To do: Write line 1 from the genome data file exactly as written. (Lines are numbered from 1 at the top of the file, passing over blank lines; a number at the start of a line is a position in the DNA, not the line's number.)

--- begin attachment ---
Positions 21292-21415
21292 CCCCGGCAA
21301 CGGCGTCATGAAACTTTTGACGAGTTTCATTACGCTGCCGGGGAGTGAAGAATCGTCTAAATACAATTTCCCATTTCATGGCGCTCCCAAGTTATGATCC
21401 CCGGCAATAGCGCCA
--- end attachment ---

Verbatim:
Positions 21292-21415